Migration and Disease in Africa during European Imperialism Essay

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The Relationship between Migration and Disease in Africa during European Imperialism

During the era of European Imperialism, from approximately 1880 to 1930, an increasing number of Europeans began to colonize West Africa. Because of this colonization many African natives migrated eastward, inadvertently transporting diseases to which the East Africans were not immune (Ransford 76). This phenomenon can be explained through examining the implications of geographical isolation, the effects of large-scale migration, and alluding to a specific example of disease transference in Africa from the west to the east.

Because of geographic isolation, human societies develop either genetic or cultural defenses against
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Both of these resettlements spiked disease morbidity and mortality rates to epidemic proportions. “The inhabitants of the Belgian Congo before 1880 were estimated to number about 40 million; by 1910 the figure had dropped to 15.5 million, and was 9.25 million in 1933” (Ransford 76).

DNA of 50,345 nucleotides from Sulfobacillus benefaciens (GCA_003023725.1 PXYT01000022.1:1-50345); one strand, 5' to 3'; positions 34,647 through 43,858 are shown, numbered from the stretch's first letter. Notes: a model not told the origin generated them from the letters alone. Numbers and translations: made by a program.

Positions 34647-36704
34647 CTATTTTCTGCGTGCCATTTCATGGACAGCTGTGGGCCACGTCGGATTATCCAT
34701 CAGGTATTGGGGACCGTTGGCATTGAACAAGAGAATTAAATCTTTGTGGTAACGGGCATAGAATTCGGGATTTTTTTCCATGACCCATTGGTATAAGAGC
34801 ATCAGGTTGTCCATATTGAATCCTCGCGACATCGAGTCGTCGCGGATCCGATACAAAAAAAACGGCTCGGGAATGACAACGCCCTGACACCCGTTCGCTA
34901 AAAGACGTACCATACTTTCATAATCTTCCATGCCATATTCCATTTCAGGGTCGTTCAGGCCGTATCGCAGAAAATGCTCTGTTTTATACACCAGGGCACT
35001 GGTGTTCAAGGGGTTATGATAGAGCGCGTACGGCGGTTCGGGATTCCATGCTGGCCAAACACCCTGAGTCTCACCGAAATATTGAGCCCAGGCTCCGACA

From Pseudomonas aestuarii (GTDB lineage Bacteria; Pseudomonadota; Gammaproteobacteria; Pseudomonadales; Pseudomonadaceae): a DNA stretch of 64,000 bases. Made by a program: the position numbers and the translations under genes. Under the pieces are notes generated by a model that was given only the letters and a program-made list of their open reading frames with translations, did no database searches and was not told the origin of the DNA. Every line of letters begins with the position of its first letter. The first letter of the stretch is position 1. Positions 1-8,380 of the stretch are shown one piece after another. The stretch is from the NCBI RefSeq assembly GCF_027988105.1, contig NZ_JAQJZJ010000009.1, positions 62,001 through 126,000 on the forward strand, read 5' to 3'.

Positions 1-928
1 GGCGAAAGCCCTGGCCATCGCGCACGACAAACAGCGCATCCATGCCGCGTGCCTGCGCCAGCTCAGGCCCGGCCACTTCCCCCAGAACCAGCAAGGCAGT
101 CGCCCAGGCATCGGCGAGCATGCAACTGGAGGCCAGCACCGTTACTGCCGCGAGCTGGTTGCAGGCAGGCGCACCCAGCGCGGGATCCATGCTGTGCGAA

One of the devastating diseases that was carried to East Africa was sleeping sickness (Ransford 111). The tsetse fly carries the sleeping sickness parasite, Trypanosoma brucei gambiense, and transmits it through its bite (African Trypanosomiasis). The isolated tribe’s total lack of immunity and the eastern migratory shift increased both the severity and rapidity of this disease for Eastern African regions. For example, the decline in the population of Lukolela from less than 6,000 in 1891 to only a little more than 700 in 1896, is due to this type of disease transference (Ransford 128).

Because the time during European Imperialism ignited mass movements within the African continent, the foreign invaders inevitably brought with them diseases to which the native peoples of that region were not immune (Ransford 47). Millions of human beings were affected by the unusual migration patterns, on both the part of the Europeans and the Africans, which upset the ecological barriers and generated devastating results.

Presently, epidemiologists continue to struggle with prevention of disease
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